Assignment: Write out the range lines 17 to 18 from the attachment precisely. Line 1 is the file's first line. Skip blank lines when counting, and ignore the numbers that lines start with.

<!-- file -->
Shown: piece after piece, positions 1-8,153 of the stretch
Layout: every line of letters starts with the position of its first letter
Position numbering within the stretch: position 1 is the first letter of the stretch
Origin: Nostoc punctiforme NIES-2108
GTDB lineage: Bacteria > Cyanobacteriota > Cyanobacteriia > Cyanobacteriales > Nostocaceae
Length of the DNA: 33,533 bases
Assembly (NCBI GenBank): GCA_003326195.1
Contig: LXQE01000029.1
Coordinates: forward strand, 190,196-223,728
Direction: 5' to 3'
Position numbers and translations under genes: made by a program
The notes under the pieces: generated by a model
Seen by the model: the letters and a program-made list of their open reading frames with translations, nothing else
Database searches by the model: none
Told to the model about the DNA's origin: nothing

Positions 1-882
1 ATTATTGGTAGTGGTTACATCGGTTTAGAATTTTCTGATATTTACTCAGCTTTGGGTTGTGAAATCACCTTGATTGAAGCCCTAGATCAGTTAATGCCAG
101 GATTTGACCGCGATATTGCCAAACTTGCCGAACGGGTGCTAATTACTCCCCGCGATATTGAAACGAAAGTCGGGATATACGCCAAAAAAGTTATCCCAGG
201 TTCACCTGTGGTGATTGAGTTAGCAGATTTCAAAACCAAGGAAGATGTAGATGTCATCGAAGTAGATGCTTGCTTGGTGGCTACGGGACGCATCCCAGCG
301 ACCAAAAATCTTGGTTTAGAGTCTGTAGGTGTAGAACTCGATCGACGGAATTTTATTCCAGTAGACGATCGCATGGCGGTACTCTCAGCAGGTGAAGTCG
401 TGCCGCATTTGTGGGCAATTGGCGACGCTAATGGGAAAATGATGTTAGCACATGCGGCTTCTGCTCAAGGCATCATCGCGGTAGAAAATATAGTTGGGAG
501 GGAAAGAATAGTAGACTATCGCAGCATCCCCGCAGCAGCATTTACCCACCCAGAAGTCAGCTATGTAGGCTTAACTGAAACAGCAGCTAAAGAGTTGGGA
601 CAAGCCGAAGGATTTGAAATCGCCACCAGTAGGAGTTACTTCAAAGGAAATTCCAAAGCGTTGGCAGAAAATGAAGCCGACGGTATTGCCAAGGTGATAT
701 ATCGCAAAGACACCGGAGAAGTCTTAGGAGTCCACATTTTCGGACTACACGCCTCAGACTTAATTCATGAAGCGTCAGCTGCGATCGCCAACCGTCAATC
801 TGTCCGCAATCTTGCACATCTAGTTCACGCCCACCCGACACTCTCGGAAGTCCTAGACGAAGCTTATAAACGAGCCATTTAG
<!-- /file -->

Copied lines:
1 ATTATTGGTAGTGGTTACATCGGTTTAGAATTTTCTGATATTTACTCAGCTTTGGGTTGTGAAATCACCTTGATTGAAGCCCTAGATCAGTTAATGCCAG
101 GATTTGACCGCGATATTGCCAAACTTGCCGAACGGGTGCTAATTACTCCCCGCGATATTGAAACGAAAGTCGGGATATACGCCAAAAAAGTTATCCCAGG